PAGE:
In the United States, Australia and Canada, April 23 will be Take Our Sons and Daughters to Work Day. But given our changing economy and workplace, is one day enough to improve the bonds between parent and child? Originally created to give girls a chance to "shadow" their parents in the workplaces women have so often been excluded from, Take Your Kid to Work Day, as it's often called, was expanded in 2003 to include boys as a way to help all kids see "the power and possibilities associated with a balanced work and family life." It's a nice ideal, but it isn't much of a reality, at least in many industrial countries. Americans spend an average of 1,788 hours a year at work. Most parents with full-time jobs will spend almost two-thirds of their day working and sleeping, leaving little time for anything else. Hopefully your country is a little better at balancing work/home. Finnish workers, for instance, spent 1,666 hours on average at work in 2013 that's 122 hours or 3 full weeks less than their American counterparts. Don't be jealous: German workers only averaged 1,388 hours at work in 2013. Chances are wherever you live your kids already see you at work. A 2012 survey found that 60 percent of Americans are email accessible for 13.5 hours a weekday with an extra 5 hours on the weekend. Given the extraordinary demands work makes on us, perhaps you can make a demand on your work to be a bit more flexible. Given that we're nearly always accessible, why can't parents plan around their kids' schedules and get some work done? Activities like sports, dance, karate and other arts offer parents a chance to be an active observer of their kids while getting some work done on a mobile PC or device while their children are being supervised by another adult. Given that 70 percent of millennial use their own devices for work, it's likely that younger parents already do this to some degree on their phones and tablets. But they're likely not thinking about potential data leakage that can occur, especially when using public Wi-Fi built on old technology that could expose your identity and possibly even your email. But with security and a virtual personal network -- like our Freedome VPN -- you can be about as secure in the office as you're out in the world seeing how your kids work, as they get another chance to see you. Cheers, Sandra [Image by Wesley Fryer | Flickr]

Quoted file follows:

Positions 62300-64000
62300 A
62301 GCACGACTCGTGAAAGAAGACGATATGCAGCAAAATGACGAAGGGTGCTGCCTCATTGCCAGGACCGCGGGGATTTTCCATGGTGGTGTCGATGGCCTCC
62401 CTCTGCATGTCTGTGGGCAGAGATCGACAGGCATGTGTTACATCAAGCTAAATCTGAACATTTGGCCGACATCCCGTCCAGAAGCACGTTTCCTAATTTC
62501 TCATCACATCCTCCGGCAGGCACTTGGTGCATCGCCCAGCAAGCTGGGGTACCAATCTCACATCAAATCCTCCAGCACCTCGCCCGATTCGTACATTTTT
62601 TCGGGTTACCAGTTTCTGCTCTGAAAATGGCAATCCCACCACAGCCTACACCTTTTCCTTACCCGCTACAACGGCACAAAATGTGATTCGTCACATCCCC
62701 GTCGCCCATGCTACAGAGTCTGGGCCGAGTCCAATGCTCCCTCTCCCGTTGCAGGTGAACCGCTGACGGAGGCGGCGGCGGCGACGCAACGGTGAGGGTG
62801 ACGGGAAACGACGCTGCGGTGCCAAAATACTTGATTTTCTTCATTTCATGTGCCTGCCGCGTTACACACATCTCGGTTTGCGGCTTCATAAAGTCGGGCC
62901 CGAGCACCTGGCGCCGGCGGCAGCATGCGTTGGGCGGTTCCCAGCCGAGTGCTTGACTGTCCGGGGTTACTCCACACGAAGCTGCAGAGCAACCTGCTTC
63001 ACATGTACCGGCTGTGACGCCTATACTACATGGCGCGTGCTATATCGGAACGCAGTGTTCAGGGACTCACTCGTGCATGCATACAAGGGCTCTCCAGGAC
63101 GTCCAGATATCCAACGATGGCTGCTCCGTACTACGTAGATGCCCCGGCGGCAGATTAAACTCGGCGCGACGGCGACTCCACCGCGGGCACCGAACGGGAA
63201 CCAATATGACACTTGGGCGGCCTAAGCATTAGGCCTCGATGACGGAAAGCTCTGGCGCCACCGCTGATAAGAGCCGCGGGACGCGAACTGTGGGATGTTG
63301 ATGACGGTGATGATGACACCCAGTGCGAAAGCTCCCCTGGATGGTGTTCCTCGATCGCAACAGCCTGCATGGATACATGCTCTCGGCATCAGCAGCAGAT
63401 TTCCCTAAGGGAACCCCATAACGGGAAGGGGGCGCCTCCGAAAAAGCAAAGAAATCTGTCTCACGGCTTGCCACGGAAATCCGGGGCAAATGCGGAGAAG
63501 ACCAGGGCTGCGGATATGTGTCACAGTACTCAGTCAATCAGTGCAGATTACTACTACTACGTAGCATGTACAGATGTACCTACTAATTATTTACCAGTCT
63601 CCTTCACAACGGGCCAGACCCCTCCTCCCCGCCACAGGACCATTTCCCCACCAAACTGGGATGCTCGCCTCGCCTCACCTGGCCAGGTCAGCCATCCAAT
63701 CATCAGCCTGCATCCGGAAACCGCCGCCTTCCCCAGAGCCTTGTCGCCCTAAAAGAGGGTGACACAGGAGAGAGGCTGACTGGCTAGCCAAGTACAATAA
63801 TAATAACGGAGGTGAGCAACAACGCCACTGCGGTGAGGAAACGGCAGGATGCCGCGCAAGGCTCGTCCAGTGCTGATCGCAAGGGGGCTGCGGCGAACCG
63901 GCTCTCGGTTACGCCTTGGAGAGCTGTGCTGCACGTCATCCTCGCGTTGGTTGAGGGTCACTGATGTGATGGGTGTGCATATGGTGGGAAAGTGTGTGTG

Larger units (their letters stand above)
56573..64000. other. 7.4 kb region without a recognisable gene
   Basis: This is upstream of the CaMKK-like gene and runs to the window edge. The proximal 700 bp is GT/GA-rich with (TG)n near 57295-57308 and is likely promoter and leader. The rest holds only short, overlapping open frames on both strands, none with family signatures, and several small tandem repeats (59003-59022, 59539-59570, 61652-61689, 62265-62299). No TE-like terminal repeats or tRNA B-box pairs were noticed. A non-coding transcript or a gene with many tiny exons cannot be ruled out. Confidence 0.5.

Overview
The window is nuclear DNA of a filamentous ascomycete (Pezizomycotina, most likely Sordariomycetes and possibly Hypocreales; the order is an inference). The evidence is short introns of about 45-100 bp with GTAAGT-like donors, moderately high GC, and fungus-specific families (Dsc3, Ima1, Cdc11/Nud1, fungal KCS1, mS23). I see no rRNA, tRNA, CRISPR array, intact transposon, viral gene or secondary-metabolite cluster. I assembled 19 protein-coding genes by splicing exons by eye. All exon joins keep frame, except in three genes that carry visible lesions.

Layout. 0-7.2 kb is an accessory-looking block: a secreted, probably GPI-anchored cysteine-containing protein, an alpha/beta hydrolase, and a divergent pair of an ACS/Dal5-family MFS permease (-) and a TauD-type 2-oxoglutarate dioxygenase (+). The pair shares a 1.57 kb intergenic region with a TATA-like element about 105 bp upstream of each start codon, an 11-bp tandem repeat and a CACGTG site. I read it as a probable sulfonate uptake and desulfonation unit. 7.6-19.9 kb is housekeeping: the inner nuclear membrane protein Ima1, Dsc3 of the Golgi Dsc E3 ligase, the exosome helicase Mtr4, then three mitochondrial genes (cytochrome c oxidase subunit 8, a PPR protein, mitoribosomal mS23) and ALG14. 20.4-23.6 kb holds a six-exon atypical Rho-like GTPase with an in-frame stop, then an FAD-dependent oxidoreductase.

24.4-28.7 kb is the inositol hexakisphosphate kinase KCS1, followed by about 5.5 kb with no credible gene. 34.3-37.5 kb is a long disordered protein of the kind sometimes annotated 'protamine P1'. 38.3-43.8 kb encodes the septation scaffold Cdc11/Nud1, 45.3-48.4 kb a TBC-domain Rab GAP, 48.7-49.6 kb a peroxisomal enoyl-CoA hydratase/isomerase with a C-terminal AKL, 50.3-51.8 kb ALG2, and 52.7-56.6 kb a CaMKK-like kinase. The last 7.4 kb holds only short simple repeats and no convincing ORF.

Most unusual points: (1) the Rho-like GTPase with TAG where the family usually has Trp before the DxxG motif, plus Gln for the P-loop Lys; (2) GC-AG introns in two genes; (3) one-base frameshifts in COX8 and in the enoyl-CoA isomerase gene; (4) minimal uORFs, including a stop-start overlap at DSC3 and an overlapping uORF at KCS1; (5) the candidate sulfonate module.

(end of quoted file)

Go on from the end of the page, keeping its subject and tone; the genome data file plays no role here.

Do you ever use your personal phone to make work related calls? Or send work related e-mails? Maybe you even use it to work on Google Docs, or access company files remotely? Doing these things basically means you’re implementing a BYOD policy at your work, whether they know it or not. BYOD – that’s bring your own device – isn’t really a new trend, but it is one that’s becoming more widespread. Statistics from TrackVia suggest that younger generations are embracing BYOD on a massive scale, with nearly 70% of surveyed Millennials admitting that they use their own devices and software, regardless of their employer’s policies on the matter. This is essentially pressuring employers to accept the trend, as the alternative could mean imposing security restrictions that limit how people go about their work. Consequently, Gartner predicts that 38% of businesses will stop providing employees with devices by 2016. It kind of seems like workers are enforcing the trend, and not businesses. But it’s happening because it’s so much easier to work with phones, tablets, and computers that you understand and enjoy. Work becomes easier, productivity goes up, life becomes more satisfying, etc. This might sound like an exaggeration, and maybe it is a little bit. BYOD won’t solve all of life’s problems, but it really takes advantage of the flexibility modern technology offers. And that’s what mobility should be about, and that’s what businesses are missing out on when they anchor people to a specific device. BYOD promotes a more “organic” aspect of technology in that it’s something people have already invested in and want to use, not something that’s being forced upon them. But of course, there are complications. Recent research confirms that many of these same devices have already had security issues. It’s great to enjoy the benefits of using your own phone or tablet for sending company e-mails, but what happens when things go wrong? You might be turning heads at work by getting work done faster and more efficient, but don’t expect this to continue if you happen to download some malicious software that infiltrates your company’s networks. You’re not alone if you want to use your own phone, tablet, or computer for work. And you’re not even alone if you do this without telling your boss. But there’s really no reason not to try and protect yourself first. You can use security software to reduce the risk of data breaches or malicious infections harming your employer. And there’s even a business oriented version of F-Secure's popular Freedome VPN called Freedome for Business that can actually give you additional forms of protection, and can help your company manage an entire fleet of BYOD and company-owned devices. It’s worth bringing these concerns to an employer if you find yourself using your own devices at the office. After all, statistics prove that you’re not alone in your concerns, and your employer will most likely have to address the issue sooner rather than later if they want the company to use technology wisely.